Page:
Bruce Alonzo Goff was an American architect, distinguished by his organic, eclectic, and often flamboyant designs for houses and other buildings in Oklahoma and elsewhere. A 1951 Life Magazine article stated that Goff was "one of the few US architects whom Frank Lloyd Wright considers creative...scorns houses that are 'boxes with little holes."
His father arranged for him to become an apprentice at the age of twelve to the architectural firm of Rush, Endacott and Rush in Tulsa, Oklahoma. Goff's employers were so impressed with his talent, that they soon gave him responsibility for designing houses and small commercial projects. During this period, his work was heavily influenced though his correspondence with Wright and Louis Sullivan.
In 1934 he moved to Chicago and began teaching part-time at the Academy of Fine Arts. Goff accepted a teaching position with the School of Architecture at the University of Oklahoma in 1942. Despite being largely self-taught, Goff became chair of the school in 1943.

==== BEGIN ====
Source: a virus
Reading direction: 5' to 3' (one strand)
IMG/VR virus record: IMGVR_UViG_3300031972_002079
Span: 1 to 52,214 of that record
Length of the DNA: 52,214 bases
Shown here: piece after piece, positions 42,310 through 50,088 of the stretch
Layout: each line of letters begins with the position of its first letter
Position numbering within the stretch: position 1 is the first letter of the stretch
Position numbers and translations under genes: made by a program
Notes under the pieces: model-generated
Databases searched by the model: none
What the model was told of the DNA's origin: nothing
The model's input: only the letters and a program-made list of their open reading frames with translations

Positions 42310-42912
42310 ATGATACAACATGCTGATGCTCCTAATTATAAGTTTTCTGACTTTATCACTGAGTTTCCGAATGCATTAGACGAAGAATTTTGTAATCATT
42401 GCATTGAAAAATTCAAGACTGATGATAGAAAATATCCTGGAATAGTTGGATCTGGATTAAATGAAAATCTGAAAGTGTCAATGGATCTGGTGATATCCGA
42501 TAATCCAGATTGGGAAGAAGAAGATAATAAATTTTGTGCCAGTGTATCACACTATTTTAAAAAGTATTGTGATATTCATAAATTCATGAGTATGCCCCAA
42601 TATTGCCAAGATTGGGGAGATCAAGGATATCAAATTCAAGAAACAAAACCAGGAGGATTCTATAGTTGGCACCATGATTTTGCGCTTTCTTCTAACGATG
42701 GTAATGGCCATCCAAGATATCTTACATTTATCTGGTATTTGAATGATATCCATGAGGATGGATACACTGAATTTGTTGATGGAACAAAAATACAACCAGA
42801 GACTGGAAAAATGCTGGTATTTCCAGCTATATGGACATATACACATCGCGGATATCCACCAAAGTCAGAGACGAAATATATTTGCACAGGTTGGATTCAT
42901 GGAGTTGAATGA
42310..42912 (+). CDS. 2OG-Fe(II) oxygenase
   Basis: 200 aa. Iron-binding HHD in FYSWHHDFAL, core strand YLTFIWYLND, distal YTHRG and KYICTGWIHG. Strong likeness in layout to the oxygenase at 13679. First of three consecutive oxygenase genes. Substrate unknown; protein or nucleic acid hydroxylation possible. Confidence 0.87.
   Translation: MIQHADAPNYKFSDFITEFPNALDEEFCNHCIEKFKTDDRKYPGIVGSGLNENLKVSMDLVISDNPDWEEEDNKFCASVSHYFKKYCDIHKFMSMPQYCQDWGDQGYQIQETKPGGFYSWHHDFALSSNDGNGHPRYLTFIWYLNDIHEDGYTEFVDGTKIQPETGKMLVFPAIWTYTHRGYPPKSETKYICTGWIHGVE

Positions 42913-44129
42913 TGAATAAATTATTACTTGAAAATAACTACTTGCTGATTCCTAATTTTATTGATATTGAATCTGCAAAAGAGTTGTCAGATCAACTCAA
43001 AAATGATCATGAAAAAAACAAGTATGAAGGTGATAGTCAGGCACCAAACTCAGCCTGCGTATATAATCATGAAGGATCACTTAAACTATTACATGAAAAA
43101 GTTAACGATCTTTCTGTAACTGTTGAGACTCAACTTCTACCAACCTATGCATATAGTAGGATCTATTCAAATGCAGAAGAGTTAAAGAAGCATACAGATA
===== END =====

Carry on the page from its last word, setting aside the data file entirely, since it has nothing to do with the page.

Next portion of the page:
His contemporaries primarily followed tight functionalistic floorplans with flat roofs and no ornament. Goff's idiosyncratic floorplans, attention to spatial effect, and use of recycled and/or unconventional materials such as gilded zebrawood, cellophane strips, cake pans, glass cullet, Quonset Hut ribs, ashtrays, and white turkey feathers, challenge conventional distinctions between order and disorder.
All our texts and many of our images appear under the Creative Commons Attribution Share-Alike License (CC BY-SA). All our content is written and edited by our community.